White People Sonnet*
“My pale hands on her pale skin. We shattered
Cigarettes” . . . in the dusk, fingers shaking
As awareness that nothing else mattered
But that we were white and we were making
Poetry, somehow. Mad white people who
Heaped stolen words from conquered enemies
Into robbed forms that we have no right to
Write. For whites have no souls, no poetries,
No abilities other than whiteness,
Paleness, cigarettes that shatter as we
Clutch and grab all that we can. Talentless
Oppressors, privileged thieves of beauty
As we whites are, amazingly enough
There’s depth and meaning in what we write of.
*Written in response to the racist tweet by [email protected]:
white ppl try 2 write poetry like
my pale hands
on her pale skin
we shattered cigarettes.
Remember this: the dawn is the not the day
Even though it hints of light. Often grey
Grows darker, often things grow worse, often
Nothing happens, or worse, things will soften
And weaken and fall apart through delay
And revision. Praise ice when it’s crossed. Weigh
Wisdom by experience. Come what may
Is all that will, the rest is just talking.
As you scan upwards, waiting for some ray
Of illumination to be where they
Say it is: just about to shine down on
This world as soon as it breaks through. Breaking
Of course is key. No matter what they say.
The Great Attempted Chicken Coup
We need to co-exist and share
All that we have with others where
It’s most convenient for them to
Grab what they need from me and you,
The red hen told her chicken flock.
No, not a kernel should you block
From any raccoon, skunk, or rat.
Each one of you is much too fat–
And furthermore there’s so much space–
We need to live with every race
Of animal that lacks a home
And wishes to not have to roam
Much further than this chicken yard
After it eats. Hey, times are hard
For everyone and it’s not good
To cordon off a neighborhood
Like ours because we lay some eggs
And others don’t. Why, that just begs
The question of how you must think:
Egg layers good, non-layers stink?
Why can’t you see how bad it is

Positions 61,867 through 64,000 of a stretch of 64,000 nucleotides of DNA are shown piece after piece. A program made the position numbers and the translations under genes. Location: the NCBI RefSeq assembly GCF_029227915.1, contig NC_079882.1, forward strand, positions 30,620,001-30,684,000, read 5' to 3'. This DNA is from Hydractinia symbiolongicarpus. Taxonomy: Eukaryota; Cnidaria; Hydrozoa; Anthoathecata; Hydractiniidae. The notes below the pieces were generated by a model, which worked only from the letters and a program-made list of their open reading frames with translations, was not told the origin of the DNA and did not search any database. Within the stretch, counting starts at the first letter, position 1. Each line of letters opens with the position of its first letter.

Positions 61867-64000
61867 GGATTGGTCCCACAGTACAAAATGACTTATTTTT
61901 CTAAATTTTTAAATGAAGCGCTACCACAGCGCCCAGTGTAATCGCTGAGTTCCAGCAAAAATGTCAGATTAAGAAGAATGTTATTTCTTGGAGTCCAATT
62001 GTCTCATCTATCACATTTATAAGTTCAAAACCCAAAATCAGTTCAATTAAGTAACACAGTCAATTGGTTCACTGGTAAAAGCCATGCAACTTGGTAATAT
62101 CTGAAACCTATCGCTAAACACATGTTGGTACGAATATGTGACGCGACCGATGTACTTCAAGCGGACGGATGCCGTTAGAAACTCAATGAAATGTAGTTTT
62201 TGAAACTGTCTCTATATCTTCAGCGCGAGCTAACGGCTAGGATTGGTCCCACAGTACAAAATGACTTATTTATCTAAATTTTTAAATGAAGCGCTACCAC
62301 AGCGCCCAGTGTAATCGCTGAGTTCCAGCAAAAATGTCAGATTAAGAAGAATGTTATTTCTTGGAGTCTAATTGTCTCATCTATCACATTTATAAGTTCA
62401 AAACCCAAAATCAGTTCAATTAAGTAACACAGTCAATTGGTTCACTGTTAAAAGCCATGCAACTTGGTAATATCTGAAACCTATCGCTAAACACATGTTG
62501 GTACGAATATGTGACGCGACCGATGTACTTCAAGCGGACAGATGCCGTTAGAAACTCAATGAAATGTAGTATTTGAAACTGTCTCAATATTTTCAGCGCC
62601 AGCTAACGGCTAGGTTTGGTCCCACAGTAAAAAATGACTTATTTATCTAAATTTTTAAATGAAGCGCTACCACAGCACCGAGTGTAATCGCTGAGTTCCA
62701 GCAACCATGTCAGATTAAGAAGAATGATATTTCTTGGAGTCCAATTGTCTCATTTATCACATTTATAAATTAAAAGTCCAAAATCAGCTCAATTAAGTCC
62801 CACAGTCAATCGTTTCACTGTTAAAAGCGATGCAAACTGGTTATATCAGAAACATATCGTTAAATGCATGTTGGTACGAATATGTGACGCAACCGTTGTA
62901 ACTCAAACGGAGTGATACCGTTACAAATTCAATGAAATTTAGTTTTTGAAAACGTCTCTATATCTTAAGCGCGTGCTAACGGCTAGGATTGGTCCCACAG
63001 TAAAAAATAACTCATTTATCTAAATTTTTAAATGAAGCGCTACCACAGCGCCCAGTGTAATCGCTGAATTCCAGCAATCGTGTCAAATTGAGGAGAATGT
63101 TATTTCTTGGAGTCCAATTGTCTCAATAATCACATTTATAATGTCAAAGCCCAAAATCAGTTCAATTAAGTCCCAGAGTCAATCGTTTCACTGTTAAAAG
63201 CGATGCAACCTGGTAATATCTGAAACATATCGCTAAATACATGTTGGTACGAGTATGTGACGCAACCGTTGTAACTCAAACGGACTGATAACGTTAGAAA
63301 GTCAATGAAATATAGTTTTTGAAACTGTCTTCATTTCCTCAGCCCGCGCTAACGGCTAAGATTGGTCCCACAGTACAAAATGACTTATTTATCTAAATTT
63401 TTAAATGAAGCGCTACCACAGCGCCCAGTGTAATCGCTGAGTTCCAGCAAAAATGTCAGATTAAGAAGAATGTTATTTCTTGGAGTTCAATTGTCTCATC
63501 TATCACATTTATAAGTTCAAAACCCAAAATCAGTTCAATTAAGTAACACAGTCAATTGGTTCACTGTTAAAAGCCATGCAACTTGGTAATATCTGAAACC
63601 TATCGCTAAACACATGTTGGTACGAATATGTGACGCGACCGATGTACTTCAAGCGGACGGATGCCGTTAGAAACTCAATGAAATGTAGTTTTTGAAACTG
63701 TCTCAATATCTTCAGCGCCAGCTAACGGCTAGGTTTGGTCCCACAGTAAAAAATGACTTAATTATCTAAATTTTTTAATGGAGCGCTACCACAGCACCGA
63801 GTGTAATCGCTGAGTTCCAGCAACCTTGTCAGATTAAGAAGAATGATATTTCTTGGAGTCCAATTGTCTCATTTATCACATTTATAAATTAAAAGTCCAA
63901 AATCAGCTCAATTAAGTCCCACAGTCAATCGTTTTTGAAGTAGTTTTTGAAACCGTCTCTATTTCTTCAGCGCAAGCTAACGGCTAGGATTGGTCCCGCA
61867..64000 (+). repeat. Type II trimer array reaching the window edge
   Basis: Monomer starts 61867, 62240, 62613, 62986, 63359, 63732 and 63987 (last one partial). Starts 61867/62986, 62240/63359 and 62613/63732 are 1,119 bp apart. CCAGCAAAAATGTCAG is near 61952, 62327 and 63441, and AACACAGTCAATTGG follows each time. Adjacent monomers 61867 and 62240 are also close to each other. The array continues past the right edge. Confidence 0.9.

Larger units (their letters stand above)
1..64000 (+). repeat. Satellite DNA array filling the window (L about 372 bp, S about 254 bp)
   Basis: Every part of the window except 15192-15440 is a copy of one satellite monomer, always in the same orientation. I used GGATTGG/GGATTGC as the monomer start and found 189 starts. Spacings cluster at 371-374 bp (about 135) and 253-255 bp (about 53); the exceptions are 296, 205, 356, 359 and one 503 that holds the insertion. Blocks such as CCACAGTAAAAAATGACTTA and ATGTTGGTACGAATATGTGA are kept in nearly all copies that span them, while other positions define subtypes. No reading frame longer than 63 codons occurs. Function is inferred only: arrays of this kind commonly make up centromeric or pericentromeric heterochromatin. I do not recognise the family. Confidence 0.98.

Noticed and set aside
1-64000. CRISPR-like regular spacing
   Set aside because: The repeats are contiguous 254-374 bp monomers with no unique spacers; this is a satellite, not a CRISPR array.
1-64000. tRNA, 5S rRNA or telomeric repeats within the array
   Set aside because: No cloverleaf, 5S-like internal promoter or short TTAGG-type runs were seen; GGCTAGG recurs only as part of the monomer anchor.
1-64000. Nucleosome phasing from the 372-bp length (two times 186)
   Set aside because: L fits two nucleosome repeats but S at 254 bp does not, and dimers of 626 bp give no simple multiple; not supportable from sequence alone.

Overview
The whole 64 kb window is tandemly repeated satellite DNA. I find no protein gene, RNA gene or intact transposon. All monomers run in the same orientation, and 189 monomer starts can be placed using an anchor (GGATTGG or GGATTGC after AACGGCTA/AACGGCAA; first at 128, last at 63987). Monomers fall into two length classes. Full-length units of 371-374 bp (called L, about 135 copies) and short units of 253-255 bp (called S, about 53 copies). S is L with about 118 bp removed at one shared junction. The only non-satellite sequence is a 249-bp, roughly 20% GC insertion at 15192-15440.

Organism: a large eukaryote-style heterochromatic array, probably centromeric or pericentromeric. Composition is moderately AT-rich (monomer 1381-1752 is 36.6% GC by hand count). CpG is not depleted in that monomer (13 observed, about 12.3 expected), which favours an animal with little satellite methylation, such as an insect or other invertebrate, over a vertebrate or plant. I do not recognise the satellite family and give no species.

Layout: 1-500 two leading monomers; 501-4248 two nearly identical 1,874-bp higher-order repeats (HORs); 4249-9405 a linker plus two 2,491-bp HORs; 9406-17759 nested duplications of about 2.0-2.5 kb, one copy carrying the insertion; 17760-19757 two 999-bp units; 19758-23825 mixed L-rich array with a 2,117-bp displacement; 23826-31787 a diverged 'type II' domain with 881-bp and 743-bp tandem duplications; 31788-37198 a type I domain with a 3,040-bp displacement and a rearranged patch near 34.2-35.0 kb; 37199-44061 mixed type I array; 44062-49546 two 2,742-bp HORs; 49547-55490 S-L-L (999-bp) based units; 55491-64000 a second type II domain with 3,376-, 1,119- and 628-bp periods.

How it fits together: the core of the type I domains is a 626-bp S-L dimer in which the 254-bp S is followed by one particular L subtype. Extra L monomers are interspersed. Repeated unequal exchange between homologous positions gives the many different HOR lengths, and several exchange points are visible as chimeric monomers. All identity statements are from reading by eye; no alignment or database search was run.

When we have chicken privilege
And they don’t have it? It’s not fair
That we live here and they are there.
Handi-capable and diverse
All scavengers like to immerse
Themselves in multiple layers
Of jobs that some purebred Naysayers
(You each know who you are) condemn.
Here the red hen got high-pitched: When
I think about how much we’ve got,
I think about what they have not,
I just want to redistribute
The imbalance. Let’s institute
A new directive that will take
This flock and coop in hand and make
Reparations to the vermin
Who were called the undeserving
Because they don’t lay eggs or get
Fried up for dinner! They’re upset
And I am too!! cried the red hen.
The other chickens listened, then
The Leghorn and the Delaware
(They both knew who they were) said Nah.
Silence descended in the run
The red hen cackled: Any one
Who thinks they’re right and who agrees
With these old biddies, speak up please,
And cast your vote–so we will know–
By clucking two times in a row.
She didn’t think the hens would dare
Expose their secret wishes where
The pecking order could demand
Outcasts become the lowest. And
Then one, then two, then all cluck-clucked.
The die was cast. The rats were chucked.
The red hen slunk away to flaunt
That she would get a cluck recount
As soon as every hen would say
That they would help in every way.
It didn’t matter though because
The vermin never got indoors
And never would. The chickens knew
That they were never going to
Recount, recluck or re-invest
In anything that raided nests
Or ate up corn or gave out lice
Or Hanta virus. Rats and mice
And the rest were not invited
To the coop. A wrong was righted
Before it became any more
Than a proposed new chicken law.
No food was lost, no hens were made
To sleep with skunks or be afraid.
As for the red hen, she got what
She just deserved . . . an outside spot
With all the vermin she could find
(They ate her but she didn’t mind).
“My sun sets to rise again.”–Robert Browning
Rebirth is never easy, death comes first
And with death, decay. There must be nothing
Left. Most people don’t understand. The worst
Must occur, with pain, with blood. Suffering
In despair alone. There must be that sense
Of hopelessness that preys on tragedy
Which creates vast sorrow. The black immense
Horror that waits for all of history
To break apart, to turn to nothing, to
Cease being anything at all so that
We can re-group and re-center, re-do
What was done in error, and return what
Should be to its proper place. Once again
We are reborn. Once again awoken.
Remembering Rudyard Kipling (December 30, 1865-January 18, 1936)
Remembering Ezra Pound (October 30, 1885 to November 1, 1972)
Remembering Aleister Crowley
(October 12, 1875–December 1, 1947)
Remembering Roy Campbell (October 2, 1901–April 22, 1957)
Remembering T. S. Eliot:
September 26, 1888–January 4, 1965
La Seconde Venue païenne de Yeats
A Yankee Poet in Greenwich Village
Remembering William Butler Yeats:
June 13, 1865–January 28, 1939